RE: [stella] Why write for the 2600

Subject: RE: [stella] Why write for the 2600
From: Glenn Saunders <cybpunks@xxxxxxxxxxxxx>
Date: Mon, 25 Sep 2000 06:17:06 -0700
At 04:41 PM 9/24/2000 -0700, you wrote:
Gosh Glenn, I know this is your list and all but I thought this was a 2600
list.  Don't you think this might be a little off topic?

Stellalist was created as a forum or community for aspiring 2600 programmers, in order to pool resources and (hopefully) get more, better stuff done than we could do independently. If you read the charter, it's not so different from what I'd like to see at GameDevelopers.Net. It's all about teamwork.

When Stellalist was created, Omar Thameen graciously offered his Biglist to host the mailing list. But it's been over 4 years since then.

Times have changed. It might be a good time to think about the future, now.

I think that a database-driven web site (or portal) could offer a great deal more to everyone here than just the mailing list alone. And as for the mailing list, I'd be lying if I were not thinking about some of the great features that eGroups has to offer vs. Omar's software. eGroups lists have a files section, simple databases, polls, and so on.

So I'm trying to map out what the hobby/shareware game programming scene might be like 3-5 years down to the road to determine how ambitious to be with GameDevelopers.Net. It could be just a consolidation of content covering similar ground to The Dig, Atari2600Nexus, and this mailing list, or it could expand into something broader, or if nobody here wants to get too high-profile with their projects, I'll limit GameDevelopers.Net to service those writing for modern platforms and nobody will hear about it again ;)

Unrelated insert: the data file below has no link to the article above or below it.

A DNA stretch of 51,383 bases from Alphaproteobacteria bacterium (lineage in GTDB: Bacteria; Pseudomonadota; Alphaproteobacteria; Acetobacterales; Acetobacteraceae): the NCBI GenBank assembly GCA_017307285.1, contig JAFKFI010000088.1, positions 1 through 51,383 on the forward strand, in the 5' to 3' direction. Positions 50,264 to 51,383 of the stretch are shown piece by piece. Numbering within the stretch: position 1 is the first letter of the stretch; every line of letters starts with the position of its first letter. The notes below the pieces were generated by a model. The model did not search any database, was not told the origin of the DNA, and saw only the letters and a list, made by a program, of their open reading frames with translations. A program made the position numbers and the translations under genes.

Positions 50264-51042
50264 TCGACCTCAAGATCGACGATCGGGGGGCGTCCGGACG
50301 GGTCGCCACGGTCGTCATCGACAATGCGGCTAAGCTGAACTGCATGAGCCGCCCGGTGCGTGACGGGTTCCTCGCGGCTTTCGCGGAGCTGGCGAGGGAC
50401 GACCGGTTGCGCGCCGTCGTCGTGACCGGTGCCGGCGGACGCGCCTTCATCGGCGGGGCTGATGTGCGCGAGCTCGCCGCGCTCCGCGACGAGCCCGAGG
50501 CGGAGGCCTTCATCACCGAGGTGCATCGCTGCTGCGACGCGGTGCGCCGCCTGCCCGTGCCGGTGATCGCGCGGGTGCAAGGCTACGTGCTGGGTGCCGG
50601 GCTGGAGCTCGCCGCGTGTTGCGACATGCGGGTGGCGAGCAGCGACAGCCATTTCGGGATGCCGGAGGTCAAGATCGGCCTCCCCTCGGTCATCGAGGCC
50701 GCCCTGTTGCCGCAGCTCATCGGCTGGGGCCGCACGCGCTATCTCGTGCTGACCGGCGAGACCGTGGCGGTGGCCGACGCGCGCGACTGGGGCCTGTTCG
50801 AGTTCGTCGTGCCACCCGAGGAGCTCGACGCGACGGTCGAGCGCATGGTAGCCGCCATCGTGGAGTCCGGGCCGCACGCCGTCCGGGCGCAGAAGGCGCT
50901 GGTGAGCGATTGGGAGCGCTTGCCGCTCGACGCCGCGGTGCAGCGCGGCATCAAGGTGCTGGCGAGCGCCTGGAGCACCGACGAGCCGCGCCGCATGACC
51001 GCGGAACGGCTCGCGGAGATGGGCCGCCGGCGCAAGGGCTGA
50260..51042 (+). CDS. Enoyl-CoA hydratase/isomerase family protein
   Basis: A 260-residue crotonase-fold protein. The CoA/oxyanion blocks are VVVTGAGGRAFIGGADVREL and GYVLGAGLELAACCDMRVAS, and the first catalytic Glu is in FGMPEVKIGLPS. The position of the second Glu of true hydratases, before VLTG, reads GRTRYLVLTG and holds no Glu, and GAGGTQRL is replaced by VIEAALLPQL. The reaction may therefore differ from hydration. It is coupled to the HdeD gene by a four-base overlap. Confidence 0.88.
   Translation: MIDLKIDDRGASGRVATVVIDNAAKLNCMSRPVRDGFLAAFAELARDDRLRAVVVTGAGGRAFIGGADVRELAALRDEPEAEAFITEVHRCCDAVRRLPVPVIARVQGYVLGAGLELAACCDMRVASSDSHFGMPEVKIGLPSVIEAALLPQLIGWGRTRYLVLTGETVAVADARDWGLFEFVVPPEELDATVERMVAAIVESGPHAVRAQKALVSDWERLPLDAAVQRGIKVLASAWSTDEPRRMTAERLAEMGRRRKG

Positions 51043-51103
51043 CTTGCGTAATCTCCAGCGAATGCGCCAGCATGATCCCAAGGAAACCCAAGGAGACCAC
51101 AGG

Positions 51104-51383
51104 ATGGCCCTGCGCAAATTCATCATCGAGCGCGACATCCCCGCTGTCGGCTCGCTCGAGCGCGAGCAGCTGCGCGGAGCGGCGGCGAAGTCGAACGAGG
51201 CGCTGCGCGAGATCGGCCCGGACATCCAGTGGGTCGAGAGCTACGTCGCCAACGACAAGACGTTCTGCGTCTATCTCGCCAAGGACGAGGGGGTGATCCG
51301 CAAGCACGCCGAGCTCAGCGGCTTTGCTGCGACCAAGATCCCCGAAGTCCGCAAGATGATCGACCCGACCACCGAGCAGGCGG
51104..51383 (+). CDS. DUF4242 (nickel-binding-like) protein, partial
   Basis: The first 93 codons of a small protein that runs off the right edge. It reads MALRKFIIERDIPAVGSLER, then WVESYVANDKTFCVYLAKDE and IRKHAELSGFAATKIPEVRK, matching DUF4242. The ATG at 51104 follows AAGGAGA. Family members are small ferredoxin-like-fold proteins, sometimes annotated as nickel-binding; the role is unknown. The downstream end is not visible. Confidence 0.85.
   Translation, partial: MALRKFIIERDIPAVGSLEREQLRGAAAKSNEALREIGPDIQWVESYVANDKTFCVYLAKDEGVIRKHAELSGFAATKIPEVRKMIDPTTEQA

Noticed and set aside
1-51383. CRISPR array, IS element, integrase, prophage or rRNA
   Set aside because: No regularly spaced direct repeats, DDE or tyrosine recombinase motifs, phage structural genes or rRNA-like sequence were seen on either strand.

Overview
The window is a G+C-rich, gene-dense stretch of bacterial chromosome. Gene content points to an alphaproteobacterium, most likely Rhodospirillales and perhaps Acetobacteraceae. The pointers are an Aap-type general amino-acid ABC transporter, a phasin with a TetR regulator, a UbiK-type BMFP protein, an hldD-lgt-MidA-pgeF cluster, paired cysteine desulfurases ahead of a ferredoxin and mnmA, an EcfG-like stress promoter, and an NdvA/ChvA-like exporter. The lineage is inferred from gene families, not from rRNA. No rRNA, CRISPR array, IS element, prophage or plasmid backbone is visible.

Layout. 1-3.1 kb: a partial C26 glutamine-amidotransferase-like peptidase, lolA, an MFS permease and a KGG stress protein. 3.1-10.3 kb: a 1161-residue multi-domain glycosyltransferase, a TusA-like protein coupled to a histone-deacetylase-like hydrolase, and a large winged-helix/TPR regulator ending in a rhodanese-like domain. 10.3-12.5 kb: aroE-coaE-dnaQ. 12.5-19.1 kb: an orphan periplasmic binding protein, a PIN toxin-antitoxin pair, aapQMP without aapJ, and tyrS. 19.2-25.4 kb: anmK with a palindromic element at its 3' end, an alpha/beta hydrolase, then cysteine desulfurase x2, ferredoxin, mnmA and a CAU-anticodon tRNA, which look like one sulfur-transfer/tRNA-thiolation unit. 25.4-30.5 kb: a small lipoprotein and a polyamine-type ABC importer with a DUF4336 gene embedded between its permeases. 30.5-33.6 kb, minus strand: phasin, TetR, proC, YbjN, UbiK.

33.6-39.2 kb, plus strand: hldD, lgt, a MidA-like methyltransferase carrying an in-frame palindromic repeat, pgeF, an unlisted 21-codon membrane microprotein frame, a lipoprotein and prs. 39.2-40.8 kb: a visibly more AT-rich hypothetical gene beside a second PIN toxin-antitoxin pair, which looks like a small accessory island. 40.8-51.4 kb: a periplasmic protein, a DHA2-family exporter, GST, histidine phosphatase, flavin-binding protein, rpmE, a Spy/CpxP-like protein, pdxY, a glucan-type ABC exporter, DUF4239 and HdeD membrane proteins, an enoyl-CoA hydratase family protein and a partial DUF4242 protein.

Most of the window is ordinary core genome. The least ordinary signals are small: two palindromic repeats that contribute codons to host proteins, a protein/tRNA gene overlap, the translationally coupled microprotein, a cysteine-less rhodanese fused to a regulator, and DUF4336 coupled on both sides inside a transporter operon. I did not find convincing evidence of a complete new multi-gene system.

But I do want at least a part of GameDevelopers.Net to serve everyone here on the list. And it is all free, of course. Anyone who's finished a game for the 2600 here could have their own page with articles, reviews, screenshots, profiles, and so on. I think it would be really neat to move beyond the mailing list with something a bit more expansive, browsable, searchable, and personal. I do think that it could grow and produce a lot more visibility (and press mentions) for this whole scene, if that's something any of you might want.

As I've discussed, I do currently work as a Cold Fusion guy for eUniverse, which owns many of the web's largest game news sites. So there is a possibility of even integrating the site into the eUniverse family of sites which could increase traffic enormously. Right now it's a totally separate side project that they aren't even aware of, though.

I know all of you don't make much money from your games, so the reward has to be in large part the recognition that comes from those who play your games. So the more exposure, the better, right?

That's why I'm opening up the debate to see what the consensus opinion might be...

Archives (includes files) at
Unsub & more at

Current Thread